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4 patient assessment scenarios that are actually useful for EMS students

Consider adding these often-encountered patients to your EMT or paramedic class’s patient assessment drills or high-fidelity patient simulations


Geriatric patient fall assessment is a frequent and likely scenario to prepare EMT and paramedic students.

I was reviewing a set of case studies for a high-fidelity patient simulation program. The EMT scenarios were well-prepared and factual, and the signs and symptoms logically changed if the treatment progression was accurate.

Like many patient assessment drills or simulations, these were scenarios for infrequently encountered traumatic injuries. Tension pneumothorax, femur fracture and abdominal evisceration will probably be only a tiny fraction of the calls EMTs or paramedics run in their careers.

A large percentage of patients don’t easily conform to a National Registry skill sheet or instructor throwaway lines like “load and go” or “stay and play.” Consider adding these often-encountered patients to your class’s patient assessment drills or high-fidelity patient simulation to prepare your students for what they are more likely to encounter on the streets:

1. Elderly patient fell

Spouse is unable to lift the patient back into bed, and assistance is needed. The patient denies injury and refuses treatment. The spouse would like the patient transported. Practice the lift assist and injury assessment.

Teaching points: Discuss the conversation to encourage transport, but respect the wishes of the patient and the spouse, and document that transport was declined against medical advice.

2. Middle-aged patient reported as “intoxicated for days”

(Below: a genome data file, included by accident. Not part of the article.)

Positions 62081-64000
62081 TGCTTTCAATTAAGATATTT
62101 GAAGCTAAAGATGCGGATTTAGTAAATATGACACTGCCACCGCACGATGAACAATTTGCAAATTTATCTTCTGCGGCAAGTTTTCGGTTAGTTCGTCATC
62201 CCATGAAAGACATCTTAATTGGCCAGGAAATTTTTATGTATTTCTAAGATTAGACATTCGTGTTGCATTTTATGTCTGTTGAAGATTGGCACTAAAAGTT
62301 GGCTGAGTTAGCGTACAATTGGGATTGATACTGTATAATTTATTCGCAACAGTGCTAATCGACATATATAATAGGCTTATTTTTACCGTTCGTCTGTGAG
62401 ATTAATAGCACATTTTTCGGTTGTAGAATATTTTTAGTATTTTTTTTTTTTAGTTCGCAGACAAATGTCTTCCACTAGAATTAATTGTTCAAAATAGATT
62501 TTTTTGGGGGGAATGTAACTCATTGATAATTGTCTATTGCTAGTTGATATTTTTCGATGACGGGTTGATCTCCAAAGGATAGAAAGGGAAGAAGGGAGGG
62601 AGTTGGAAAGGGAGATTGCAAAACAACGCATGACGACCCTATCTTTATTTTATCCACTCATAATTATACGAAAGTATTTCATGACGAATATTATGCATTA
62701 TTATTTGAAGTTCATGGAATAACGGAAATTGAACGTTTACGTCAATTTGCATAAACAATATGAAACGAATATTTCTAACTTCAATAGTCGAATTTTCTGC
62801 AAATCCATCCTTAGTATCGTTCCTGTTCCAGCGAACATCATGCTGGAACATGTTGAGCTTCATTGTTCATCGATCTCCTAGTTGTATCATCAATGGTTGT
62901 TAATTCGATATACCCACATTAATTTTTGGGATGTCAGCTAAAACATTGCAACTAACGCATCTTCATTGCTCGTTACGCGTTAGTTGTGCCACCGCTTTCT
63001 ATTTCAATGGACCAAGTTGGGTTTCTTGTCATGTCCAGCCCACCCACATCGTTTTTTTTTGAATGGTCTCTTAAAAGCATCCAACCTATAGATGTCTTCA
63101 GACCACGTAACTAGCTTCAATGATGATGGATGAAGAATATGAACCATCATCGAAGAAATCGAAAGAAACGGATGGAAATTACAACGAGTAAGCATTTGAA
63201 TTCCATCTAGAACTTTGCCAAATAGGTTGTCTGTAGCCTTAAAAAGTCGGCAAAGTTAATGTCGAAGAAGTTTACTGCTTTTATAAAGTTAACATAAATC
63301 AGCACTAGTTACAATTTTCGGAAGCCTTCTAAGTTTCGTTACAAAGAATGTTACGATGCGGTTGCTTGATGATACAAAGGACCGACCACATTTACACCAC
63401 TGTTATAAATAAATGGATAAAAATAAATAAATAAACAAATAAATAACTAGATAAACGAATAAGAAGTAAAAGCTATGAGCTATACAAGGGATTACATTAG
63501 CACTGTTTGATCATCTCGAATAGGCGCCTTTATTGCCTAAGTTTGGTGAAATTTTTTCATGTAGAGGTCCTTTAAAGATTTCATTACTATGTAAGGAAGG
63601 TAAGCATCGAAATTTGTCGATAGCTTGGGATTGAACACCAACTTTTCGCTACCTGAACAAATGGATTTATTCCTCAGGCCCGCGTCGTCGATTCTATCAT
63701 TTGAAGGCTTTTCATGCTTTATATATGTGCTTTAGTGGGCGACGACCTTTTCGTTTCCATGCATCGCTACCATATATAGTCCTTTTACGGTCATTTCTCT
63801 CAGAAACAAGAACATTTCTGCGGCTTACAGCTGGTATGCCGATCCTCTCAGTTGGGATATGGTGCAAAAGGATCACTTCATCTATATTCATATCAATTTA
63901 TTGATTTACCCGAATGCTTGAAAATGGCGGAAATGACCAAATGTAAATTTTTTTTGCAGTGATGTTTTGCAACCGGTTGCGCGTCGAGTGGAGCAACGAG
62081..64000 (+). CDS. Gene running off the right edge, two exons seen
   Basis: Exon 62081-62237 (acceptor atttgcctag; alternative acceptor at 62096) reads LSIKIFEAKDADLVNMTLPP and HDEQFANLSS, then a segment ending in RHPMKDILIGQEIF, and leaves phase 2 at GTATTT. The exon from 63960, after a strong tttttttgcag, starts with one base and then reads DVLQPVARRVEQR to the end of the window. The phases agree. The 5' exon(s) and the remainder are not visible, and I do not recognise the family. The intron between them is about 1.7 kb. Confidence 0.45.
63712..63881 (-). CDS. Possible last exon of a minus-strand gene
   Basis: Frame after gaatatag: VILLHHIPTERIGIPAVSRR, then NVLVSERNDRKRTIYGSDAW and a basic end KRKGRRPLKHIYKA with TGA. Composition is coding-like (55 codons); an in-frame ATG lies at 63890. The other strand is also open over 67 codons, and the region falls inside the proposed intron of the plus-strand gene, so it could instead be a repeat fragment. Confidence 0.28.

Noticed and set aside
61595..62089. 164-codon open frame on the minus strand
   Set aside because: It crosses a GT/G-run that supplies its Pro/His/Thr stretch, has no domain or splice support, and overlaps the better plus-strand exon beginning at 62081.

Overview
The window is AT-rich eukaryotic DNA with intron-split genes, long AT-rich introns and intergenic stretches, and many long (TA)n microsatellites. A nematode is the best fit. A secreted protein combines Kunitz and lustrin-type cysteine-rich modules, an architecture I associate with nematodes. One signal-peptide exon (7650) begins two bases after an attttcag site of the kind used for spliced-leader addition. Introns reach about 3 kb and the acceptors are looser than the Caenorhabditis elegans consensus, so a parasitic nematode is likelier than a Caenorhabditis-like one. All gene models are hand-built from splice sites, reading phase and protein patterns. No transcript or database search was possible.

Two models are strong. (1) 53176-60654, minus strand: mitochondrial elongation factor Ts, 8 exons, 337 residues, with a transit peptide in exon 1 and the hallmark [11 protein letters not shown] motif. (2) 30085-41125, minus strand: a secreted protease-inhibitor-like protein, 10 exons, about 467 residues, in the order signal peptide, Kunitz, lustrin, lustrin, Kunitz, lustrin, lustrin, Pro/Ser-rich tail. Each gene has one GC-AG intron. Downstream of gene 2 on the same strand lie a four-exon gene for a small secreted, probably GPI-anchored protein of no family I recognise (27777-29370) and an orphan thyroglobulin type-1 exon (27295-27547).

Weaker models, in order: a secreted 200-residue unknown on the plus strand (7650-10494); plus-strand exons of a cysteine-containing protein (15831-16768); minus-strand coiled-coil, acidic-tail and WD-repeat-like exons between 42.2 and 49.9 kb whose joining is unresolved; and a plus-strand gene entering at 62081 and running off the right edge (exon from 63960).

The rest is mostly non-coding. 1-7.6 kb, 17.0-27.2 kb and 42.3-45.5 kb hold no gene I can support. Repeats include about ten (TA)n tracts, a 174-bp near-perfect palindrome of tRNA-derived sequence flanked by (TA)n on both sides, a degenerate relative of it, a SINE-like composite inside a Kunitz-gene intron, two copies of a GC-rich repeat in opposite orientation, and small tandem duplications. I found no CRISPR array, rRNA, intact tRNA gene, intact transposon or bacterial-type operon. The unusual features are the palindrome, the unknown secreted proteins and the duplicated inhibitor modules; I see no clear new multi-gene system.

The patient is incontinent of urine, has not eaten for several days and is only aware of person and place. The Patient requests transport to the most distant receiving facility for alcohol abuse treatment. Practice assessment of incoherent and poor historians and identifying other possible causes of altered mental status.

Teaching points: Discuss the risks of transporting to the closest receiving facility versus the patient’s preferred hospital.

  • 150 EMS practice scenarios
  • Written for ALS and BLS students
  • Use for self-study

3. 911 misuse

An elderly patient frequently calls 911 because she is weak and “shaky.” Her vital signs are within normal limits, and she has no obvious injuries. During the history portion of the assessment, she begins to quietly cry and confides that she is “terribly lonely.”

Teaching points: Discuss alternative community and social services for this patient. Also, discuss soft-skills approaches to treating this patient’s emotional emergency and well-being.

4. EMS care for feeding tubes, in-dwelling catheters and tracheostomies

A caregiver reports that a feeding tube “has fallen out” of a patient who was paralyzed from a motorcycle accident. The patient needs transport to the physician’s office for tube replacement.

Teaching points: Discuss different types of permanent and semi-permanent tubes and catheters patients may have. Talk about the assessment of the patient as well as the tube placement location. Practice patient transfers from bed to cot or wheelchair to the cot to avoid displacing tubes and catheters.

How do you make your EMT and paramedic patient assessment scenarios and simulations real and reflective of actual calls students are likely to encounter?

Patient Assessment Scenarios
Realistic scenarios that reflect the patients EMTs and paramedics regularly encounter are critical to preparing students for the challenges of the EMS profession
Help students get the most out of patient assessment scenarios and high-fidelity simulations with these debriefing tips
Simplifying the patient assessment process for every patient can reduce variability, lower your stress and improve patient care

This article, originally published September 20, 2012, has been updated

Greg Friese, MS, NRP, is the Lexipol Editorial Director, leading the efforts of the editorial team on Police1, FireRescue1, Corrections1 and EMS1. Greg served as the EMS1 editor-in-chief for five years. He has a bachelor’s degree from the University of Wisconsin-Madison and a master’s degree from the University of Idaho. He is an educator, author, national registry paramedic since 2005, and a long-distance runner. Greg was a 2010 recipient of the EMS 10 Award for innovation. He is also a three-time Jesse H. Neal award winner, the most prestigious award in specialized journalism, and the 2018 and 2020 Eddie Award winner for best Column/Blog. Connect with Greg on LinkedIn.